Skip to main content

The Globe and Mail

Forecasting a bright future, SNC-Lavalin’s Card must now sell M&A vision

SNC Lavalin Group Inc. president and CEO Robert G. Card attends the company's annual general meeting in Montreal, May 8, 2014.

Graham Hughes/THE CANADIAN PRESS

SNC-Lavalin Group Inc. is finding itself in an unusual position: beating profit estimates, forecasting a rosier future, and being prodded on its plans for the $3-billion the company expects to pocket on the sale of its Alberta electricity transmission company AltaLink.

It is a welcome change for an engineering firm that made headlines for its alleged implication in bribery scandals that spanned the globe, including in its hometown of Montreal. But the turn in fortune also comes with its own challenge: Selling SNC's new growth strategy to wary investors.

SNC's president and chief executive, Robert Card, hopes to double the company's revenues within five years as the industry consolidates "rapidly" the same way law firms have merged in recent months and years. "Either you figure how to grow, either you should have a sell strategy," he said in a press conference following the annual shareholder meeting.

Story continues below advertisement

But some analysts question whether the acquisitions SNC is now contemplating, likely in the oil and gas engineering sector, will truly benefit shareholders. They would rather have the company pay out a large dividend. Generating future value from reinvesting the proceeds from the AltaLink sale is "far from assured," wrote CIBC World Markets analyst Paul Lechem as he downgraded SNC's stock to "sector performer."

SNC will have even more cash on its hands when it sells its 17-per-cent stake in the lucrative Highway 407 concession, a "mid-term decision," according to Mr. Card. For now, though, SNC is holding on to its piece of the toll road whose construction isn't completed.

While SNC's senior management maintains that all options, including a special dividend, are still on the table, its statements pave the way for a sizable deal such as the acquisition of the Kentz Corp., a rumoured target, that would transform SNC. "The purpose is to build, in the long term, a successful and sustainable engineering company. … While there may be some attractive or semi-attractive short term solutions, unless you go for the right solution, you are not doing the shareholder a favour," said chairman Ian Bourne.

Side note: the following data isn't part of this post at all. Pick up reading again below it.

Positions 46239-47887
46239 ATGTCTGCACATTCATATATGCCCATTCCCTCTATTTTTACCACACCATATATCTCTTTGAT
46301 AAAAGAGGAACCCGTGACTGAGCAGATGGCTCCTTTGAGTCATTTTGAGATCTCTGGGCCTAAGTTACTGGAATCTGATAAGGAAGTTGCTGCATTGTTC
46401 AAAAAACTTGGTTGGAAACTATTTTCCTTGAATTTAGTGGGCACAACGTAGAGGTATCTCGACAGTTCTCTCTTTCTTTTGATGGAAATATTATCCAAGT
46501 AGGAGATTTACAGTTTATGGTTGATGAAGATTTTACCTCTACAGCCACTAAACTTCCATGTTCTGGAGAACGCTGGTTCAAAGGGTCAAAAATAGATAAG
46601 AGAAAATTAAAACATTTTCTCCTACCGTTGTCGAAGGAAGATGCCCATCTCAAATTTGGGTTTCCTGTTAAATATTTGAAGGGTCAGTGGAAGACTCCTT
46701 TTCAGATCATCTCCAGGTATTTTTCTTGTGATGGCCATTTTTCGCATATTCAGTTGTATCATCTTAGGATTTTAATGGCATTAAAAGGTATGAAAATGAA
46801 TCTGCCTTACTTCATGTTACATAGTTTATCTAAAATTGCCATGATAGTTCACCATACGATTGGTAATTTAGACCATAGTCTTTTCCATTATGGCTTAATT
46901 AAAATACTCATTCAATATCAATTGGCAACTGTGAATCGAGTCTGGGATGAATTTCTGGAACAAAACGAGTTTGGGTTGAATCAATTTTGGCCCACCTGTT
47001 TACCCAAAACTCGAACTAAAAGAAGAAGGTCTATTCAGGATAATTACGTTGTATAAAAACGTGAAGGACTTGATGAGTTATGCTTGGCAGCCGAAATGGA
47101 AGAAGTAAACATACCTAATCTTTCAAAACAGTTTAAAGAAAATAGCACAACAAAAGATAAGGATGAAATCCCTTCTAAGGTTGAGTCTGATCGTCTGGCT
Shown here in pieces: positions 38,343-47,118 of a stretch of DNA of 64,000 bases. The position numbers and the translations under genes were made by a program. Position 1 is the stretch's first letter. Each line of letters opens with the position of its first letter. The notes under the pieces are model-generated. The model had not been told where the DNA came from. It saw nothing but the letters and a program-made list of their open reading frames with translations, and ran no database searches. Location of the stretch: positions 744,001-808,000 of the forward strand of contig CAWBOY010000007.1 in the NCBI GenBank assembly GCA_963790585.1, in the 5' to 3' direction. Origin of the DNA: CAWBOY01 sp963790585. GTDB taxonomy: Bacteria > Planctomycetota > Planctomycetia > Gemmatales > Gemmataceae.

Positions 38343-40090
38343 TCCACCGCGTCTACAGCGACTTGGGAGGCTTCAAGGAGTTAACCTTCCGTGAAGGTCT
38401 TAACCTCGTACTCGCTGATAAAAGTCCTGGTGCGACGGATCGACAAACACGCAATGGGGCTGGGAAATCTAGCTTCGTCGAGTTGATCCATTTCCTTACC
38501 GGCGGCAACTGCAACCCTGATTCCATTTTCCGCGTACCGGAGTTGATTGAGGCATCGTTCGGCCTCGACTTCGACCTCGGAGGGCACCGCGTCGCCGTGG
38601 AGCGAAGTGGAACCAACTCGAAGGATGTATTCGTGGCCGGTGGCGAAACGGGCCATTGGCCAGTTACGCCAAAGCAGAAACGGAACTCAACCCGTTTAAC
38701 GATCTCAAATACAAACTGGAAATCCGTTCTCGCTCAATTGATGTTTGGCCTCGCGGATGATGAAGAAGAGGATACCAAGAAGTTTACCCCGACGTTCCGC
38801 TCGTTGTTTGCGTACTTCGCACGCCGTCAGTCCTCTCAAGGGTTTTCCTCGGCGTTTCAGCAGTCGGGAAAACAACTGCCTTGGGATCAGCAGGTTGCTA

Mr. Card hopes to increase the proportion of revenues SNC derives from its services, which are more stable than its construction revenues. Currently, the company's revenues are split almost equally between the two. SNC's president also hopes to boost the company's presence in the United States and in the Middle East.

If SNC's first-quarter results have any bearing, organic growth is not propelling the engineering firm forward. The company's revenues fell to $1.72-billion, a 9-per-cent drop year over year. However, net income shot up to $94.6-million, a 76-per-cent jump attributable in part to the reversal of a risk provision the company had taken on contracts in North Africa. On a per share basis, earnings rose to 62 cents, beating by a wide margin the 46 cents financial analysts were projecting.

A close to 10-per-cent reduction in company expenses also improved the bottom line, as the work force fell to 30,000 employees compared to 34,000 a year ago. Mr. Card indicated, however, that most of that labour contraction resulted from the completion of big contracts. When asked, the president was unable to tell how many jobs have been lost in Montreal, where SNC is headquartered.

The company's backlog, at $8.4-billion, has stabilized, though it is 18 per cent lower to where it stood a year ago. The weight of the most problematic contracts has fallen in a similar proportion to about $730-million.

Story continues below advertisement

Following the sale of AltaLink, which reduces its amortization charges, SNC has boosted its 2014 forecast. Earnings per share should be in the range of $2.80 and $3.05 – excluding any gain on the AltaLink disposal. No rebound is expected in infrastructure and construction, as well as in oil and gas, which is weighed down by legacy problems. The mining and metallurgy segment also continues to be adversely affected by softening commodity markets. However, the power sector, the concessions investments and the operation and maintenance activities should fare better.

Report an error Licensing Options
About the Author
Chief Quebec correspondent

Sophie Cousineau is The Globe and Mail’s chief Quebec correspondent. She has been working as a journalist for more than 20 years, and was La Presse’s business columnist prior to joining the Globe in 2012. Ms. Cousineau earned a master’s degree in journalism from the University of Illinois and a bachelor’s degree in economics and political science from McGill University. More

Comments

The Globe invites you to share your views. Please stay on topic and be respectful to everyone. For more information on our commenting policies and how our community-based moderation works, please read our Community Guidelines and our Terms and Conditions.

Please note that our commenting partner Civil Comments is closing down. As such we will be implementing a new commenting partner in the coming weeks. As of December 20th, 2017 we will be shutting down commenting on all article pages across our site while we do the maintenance and updates. We understand that commenting is important to our audience and hope to have a technical solution in place January 2018.

Discussion loading… ✨